This dude though(notice I didn't use the word: writer) Is obviously writing with some bias toward Buicks that nothing or noone can resolve. And why does anyone give a damn about what this car does at a test track. How many people buying a full-size car want it to shark through corners or chirp tires (Not that I've seen the ES burning rubber from a s/s). Most folks(and I am 26 yrs old) want something that looks good and drives well. If you check the owner experience on edmunds on website, you will find owner after owner that has fallen in love with their Lucerene and quite a few of them are first time buick owners.

Lastly, as to his comment about the Avalon, ES350 and Azera doing the job better. Let's be for real, what country do you live in? Hyundai is years away from matching even the name recognition that Buick or Toyota has for quality but yet this guy has already put them ahead of Buick(what a joke). Next, I do (yes I do) respect Toyota for the automobiles that they build. When you sell more of one car(camry) then any other manufacturer in the business, that is an accolade in its own right. But this dude mentioned the Avalon and Es330. They are both alright cars, but neither is selling like the Lucerne is right now and Toyota strategically launched the Avalon 6 months earlier than the Lucerne to try to steal away its potential customers. This guy may post all the crap he wants, but with Lucerne sales growing consitently month-to-month since release he certainly paints himself to be quite the uninformed Jackass. Long live the Premium American Motorcar :pbjtime:

Share this post


Link to post
Share on other sites

are we still going to be blaming edmunds when gm's market share is 2%? if gm's products are competitive why is everyone other than a few octagenarians in the midwest choosing the imports? it's because they don't make competitive vehicles and everyone knows it. can someone here explain to me why they can't make a 3 series bmw?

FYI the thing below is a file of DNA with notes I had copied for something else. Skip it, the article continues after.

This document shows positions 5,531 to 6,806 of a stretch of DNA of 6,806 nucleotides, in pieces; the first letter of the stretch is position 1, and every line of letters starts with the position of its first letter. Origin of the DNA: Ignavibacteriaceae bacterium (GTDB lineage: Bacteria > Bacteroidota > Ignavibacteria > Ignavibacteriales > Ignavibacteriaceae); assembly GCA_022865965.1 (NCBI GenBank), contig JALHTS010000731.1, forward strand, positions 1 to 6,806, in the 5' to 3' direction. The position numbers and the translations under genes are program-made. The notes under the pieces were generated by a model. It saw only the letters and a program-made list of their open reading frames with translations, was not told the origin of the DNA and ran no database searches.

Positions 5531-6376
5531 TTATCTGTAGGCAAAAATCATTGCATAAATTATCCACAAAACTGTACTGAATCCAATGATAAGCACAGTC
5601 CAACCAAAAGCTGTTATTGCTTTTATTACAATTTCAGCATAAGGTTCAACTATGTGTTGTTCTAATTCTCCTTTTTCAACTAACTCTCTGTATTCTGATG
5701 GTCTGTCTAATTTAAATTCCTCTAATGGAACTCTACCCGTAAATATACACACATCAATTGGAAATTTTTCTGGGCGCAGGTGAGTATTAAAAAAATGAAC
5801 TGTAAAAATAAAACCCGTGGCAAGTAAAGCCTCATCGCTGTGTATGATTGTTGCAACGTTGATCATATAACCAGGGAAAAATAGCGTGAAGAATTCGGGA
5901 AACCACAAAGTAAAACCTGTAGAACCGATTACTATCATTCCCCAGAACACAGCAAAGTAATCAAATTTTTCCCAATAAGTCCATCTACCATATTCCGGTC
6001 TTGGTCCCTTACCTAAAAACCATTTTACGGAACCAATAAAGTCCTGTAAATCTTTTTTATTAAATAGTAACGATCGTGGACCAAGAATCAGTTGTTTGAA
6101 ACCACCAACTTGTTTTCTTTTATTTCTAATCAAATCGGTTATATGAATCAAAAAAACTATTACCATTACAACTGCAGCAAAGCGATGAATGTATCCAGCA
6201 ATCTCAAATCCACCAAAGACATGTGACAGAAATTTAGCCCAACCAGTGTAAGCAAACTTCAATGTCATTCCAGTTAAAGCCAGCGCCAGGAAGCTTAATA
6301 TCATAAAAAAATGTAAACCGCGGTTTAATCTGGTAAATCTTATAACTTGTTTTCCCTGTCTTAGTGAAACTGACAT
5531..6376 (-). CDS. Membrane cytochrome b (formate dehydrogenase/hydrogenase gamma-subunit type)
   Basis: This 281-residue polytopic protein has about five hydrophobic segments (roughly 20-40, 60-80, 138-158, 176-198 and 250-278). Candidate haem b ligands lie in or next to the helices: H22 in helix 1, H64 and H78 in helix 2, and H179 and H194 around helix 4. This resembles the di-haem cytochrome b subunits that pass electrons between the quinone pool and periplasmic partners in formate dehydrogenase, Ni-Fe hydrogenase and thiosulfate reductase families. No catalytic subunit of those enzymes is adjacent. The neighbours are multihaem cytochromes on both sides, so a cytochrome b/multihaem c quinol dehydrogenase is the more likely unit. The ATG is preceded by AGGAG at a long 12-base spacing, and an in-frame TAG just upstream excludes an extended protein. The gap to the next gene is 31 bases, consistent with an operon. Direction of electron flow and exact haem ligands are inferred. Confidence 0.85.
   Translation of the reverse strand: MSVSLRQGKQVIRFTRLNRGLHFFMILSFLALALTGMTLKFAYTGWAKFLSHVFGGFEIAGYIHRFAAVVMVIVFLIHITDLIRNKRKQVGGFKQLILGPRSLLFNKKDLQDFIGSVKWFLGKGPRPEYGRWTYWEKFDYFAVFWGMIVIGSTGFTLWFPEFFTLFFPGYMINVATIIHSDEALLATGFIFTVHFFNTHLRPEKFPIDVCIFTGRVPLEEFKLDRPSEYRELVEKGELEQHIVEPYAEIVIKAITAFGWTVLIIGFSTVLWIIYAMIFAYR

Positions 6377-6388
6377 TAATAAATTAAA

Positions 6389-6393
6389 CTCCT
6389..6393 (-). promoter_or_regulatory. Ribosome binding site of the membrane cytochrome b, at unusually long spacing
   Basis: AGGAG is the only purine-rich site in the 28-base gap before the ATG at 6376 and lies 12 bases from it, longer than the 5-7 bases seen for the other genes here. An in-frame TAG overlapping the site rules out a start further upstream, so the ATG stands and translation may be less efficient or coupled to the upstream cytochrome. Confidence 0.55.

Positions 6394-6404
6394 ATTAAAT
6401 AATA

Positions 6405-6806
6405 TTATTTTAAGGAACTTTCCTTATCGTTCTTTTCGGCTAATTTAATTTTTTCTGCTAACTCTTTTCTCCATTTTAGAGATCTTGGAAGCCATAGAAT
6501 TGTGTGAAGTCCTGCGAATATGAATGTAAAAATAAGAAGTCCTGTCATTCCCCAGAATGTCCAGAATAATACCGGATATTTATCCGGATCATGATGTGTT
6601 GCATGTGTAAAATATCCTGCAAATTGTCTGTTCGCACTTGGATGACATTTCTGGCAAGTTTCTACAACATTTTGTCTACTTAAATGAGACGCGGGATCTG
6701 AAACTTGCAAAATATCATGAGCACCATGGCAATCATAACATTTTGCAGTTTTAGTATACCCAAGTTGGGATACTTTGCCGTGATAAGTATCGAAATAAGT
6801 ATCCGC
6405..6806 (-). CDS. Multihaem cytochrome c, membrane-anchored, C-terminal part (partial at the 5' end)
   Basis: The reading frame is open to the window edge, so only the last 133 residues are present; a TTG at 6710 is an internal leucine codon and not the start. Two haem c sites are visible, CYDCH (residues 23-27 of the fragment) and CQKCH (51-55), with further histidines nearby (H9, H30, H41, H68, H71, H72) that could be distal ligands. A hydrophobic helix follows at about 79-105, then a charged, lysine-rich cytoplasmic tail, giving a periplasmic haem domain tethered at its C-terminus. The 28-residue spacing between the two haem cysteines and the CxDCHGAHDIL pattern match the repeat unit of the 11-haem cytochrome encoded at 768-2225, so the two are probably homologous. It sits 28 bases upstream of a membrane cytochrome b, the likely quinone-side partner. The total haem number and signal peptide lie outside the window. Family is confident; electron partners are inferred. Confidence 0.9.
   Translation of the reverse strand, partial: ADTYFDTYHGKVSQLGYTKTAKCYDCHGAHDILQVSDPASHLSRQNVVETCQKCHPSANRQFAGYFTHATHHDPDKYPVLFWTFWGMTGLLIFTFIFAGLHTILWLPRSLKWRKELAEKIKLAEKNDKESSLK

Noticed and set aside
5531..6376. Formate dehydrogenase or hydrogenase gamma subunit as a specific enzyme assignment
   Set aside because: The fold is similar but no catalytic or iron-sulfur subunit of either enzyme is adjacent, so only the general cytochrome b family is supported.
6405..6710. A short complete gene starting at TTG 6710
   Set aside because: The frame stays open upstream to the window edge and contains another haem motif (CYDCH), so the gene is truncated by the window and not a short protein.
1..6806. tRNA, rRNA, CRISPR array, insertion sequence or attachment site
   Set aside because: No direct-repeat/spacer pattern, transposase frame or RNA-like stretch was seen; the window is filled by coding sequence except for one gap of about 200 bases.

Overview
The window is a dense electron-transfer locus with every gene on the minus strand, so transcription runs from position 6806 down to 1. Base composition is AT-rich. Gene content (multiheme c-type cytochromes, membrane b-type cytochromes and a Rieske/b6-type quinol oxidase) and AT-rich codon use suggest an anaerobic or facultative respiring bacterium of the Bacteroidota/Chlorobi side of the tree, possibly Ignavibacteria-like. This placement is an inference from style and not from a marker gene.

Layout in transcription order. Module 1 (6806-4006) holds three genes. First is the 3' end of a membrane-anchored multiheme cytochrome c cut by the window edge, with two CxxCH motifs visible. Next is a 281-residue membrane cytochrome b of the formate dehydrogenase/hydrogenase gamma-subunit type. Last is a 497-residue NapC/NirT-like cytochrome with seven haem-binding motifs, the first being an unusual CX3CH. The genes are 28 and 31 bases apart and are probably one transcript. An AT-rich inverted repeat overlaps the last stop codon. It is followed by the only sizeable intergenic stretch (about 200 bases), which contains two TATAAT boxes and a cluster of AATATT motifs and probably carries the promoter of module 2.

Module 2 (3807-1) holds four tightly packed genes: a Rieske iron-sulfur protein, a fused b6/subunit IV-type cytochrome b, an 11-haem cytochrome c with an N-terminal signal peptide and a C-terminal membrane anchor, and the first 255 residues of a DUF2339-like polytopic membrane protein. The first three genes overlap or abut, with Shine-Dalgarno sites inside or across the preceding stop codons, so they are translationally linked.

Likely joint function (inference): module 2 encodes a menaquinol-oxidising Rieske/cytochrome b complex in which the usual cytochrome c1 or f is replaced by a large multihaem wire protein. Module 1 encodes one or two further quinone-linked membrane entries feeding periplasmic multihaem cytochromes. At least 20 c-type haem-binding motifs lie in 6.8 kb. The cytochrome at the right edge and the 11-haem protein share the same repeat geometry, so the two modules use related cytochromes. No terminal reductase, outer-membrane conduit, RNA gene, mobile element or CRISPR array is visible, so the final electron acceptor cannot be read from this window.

Not everyone wants a 3-series. If that were the case, the debate would be when BMW is overtaking GM as number 1, not Toyota. Cadillac is still selling the CTS above it's initial estimates without having to resort to incentives 4 years after it's intro.

There is still a market for large, soft, luxury cars..... otherwise the Avalon would not exist. In spite of this poorly researched Edmunds article, the Lucerne is quite competitive with the Avalon. Lucerne is selling pretty well.

Share this post


Link to post
Share on other sites

Not everyone wants a 3-series. If that were the case, the debate would be when BMW is overtaking GM as number 1, not Toyota. Cadillac is still selling the CTS above it's initial estimates without having to resort to incentives 4 years after it's intro.

There is still a market for large, soft, luxury cars..... otherwise the Avalon would not exist.  In spite of this poorly researched Edmunds article, the Lucerne is quite competitive with the Avalon.  Lucerne is selling pretty well.

This doesn't negate the fact that GM cannot and has not made competitive small cars--not in the luxury 3-series realm and not in the economy realm either. Cobalt is decent but is outpaced by rivals, in its second year on the market. CTS was never a bogey for 3-series in terms of size. GM needs to compete on all fronts, better. They need to have 3-series type cars like they need Lucerne types.

Share this post


Link to post
Share on other sites

The Lexus IS uses the goosenecks on the trunk also.

I see Edmunds is still in the business of providing false statistics...

and one-sided criticism...

Too bad Toyota does too in the 2005 Avalon, yet nary a mention of it in Edmunds' First Drive of it.

No mention about the car's safety aspects or great ratings therin. Also, I have to seriously wonder about the sub-14mpg average. I net 18-20 in my 4.0l Aurora and did similarly in a rental 2005 DeVille and a friend's 1998 Cadillac SLS with the same 4.6l Northstar over the course of about two weeks apiece. These were 50/50 city/hwy with liberal a/c usage and sometimes heavy throttle. Based on my experiences, I call into question the credibility and accuracy of such an average.